United States Steel Earnings Call Nuggets: Deferrals Outlook and Maintenance Expense
United States Steel Corporation (NYSE:X) recently reported its first quarter earnings and discussed the following topics in its earnings conference call.
Brett Levy – Jefferies & Co.: (Go Mall) got a very favorable pension deferral and you guys obviously have the Stelco assets, is there any chance that you could potentially get some deferrals as well?
Gretchen R. Haggerty – EVP and CFO: Well, we do – we currently actually have – operate under which are known as the Stelco regulations. So, we have been – it’s actually beneficial regulation that was in place when we acquired those assets. So, I think we already have an arrangement that’s perhaps different than what the requirements of some others might be.
Brett Levy – Jefferies & Co.: And the other question relates to the back half of the year. A number of firms have said that there is higher potential for better profits in the back half of the year. Are you guys thinking similarly, and if so, why?
John P. Surma – Chairman and CEO: Sorry, what was the first part of the question, Brett?
Brett Levy – Jefferies & Co.: A number of other firms have said that the first half of the year is going to be lower and the second half of the year is going to be higher, and I’m just wondering kind of beyond the second quarter if you guys have some visibility. Do you have the same sort of optimism, and if so, why?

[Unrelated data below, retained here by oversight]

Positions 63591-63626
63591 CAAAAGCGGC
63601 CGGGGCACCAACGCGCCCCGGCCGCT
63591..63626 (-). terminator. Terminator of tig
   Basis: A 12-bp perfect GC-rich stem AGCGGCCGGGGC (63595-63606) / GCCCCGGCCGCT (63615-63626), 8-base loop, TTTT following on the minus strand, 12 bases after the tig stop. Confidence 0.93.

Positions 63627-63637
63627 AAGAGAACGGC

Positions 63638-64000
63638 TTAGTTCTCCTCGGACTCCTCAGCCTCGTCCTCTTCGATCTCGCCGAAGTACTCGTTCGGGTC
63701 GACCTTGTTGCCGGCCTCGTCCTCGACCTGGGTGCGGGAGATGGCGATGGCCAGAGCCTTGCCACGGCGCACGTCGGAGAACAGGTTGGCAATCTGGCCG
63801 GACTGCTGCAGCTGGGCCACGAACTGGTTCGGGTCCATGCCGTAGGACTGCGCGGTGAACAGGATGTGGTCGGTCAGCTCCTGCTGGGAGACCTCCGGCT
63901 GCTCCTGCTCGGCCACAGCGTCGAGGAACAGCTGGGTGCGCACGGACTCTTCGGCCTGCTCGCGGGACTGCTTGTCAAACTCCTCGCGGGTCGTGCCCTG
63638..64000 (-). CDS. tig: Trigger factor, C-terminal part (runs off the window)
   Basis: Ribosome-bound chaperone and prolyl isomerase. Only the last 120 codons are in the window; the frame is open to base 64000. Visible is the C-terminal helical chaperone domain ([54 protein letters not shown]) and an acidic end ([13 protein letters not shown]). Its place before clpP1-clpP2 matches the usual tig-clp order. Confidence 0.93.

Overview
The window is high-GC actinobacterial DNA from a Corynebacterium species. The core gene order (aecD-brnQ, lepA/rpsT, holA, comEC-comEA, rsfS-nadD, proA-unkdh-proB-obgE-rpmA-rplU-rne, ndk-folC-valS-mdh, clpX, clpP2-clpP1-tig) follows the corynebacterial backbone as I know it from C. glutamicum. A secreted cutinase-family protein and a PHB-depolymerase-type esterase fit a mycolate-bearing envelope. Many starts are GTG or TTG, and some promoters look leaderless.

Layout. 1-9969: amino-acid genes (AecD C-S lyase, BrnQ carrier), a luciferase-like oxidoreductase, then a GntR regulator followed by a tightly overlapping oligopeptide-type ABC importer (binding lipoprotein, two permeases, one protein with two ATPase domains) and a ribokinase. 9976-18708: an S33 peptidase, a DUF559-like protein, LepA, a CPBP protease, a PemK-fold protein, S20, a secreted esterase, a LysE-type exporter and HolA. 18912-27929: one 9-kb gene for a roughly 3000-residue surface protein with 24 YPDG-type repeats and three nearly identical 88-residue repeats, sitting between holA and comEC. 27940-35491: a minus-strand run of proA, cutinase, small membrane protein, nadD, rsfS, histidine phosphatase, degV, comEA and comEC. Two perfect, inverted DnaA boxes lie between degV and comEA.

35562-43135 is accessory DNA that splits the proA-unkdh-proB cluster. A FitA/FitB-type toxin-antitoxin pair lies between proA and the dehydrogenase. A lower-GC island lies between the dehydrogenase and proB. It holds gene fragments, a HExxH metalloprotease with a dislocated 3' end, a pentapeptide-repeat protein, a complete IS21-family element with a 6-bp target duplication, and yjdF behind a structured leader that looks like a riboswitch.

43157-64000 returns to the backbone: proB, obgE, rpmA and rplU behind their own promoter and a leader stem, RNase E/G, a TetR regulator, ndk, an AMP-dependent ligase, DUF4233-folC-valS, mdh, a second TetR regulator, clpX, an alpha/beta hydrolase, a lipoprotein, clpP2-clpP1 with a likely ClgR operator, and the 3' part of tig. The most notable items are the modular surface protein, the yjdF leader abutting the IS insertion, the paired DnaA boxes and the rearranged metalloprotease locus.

John P. Surma – Chairman and CEO: Yeah, I haven’t read anything that suggests much optimism, but no, our visibility isn’t that far out. I mean, we do our best to give everyone an outlook into the next quarter, but the back half of the year depends largely on macroeconomic factors and that we see any will forecast from World Steel and AISI and those sort of things and a variety of different price tags that one could visit and see. And in terms of what we actually know through the later part of the year, really nothing that would be of consequence that would be based on anything except conjecture. So, I wish we could help on as to where – we’re essentially expecting us to be a year of some stability and if things would improve in the latter part of the year that’d be great.
Shneur Gershuni – UBS: My first question is related to the elevated maintenance expense that’s occurring this quarter. Last year was a pretty elevated year kind of across the board, and you’re having an elevated expense this quarter as well too, whereas we thought it was going to be more normalized year. How are you looking at maintenance right now? Is it running according to plan? Is this a quarter where it’s seasonal, it’s going to be higher this quarter, lower in the next few quarters? If you can sort of give us some color and flavor on how to be thinking about maintenance and whether it’s going to be elevated again or whether it returns back to a normal level as we think out for the rest of the year?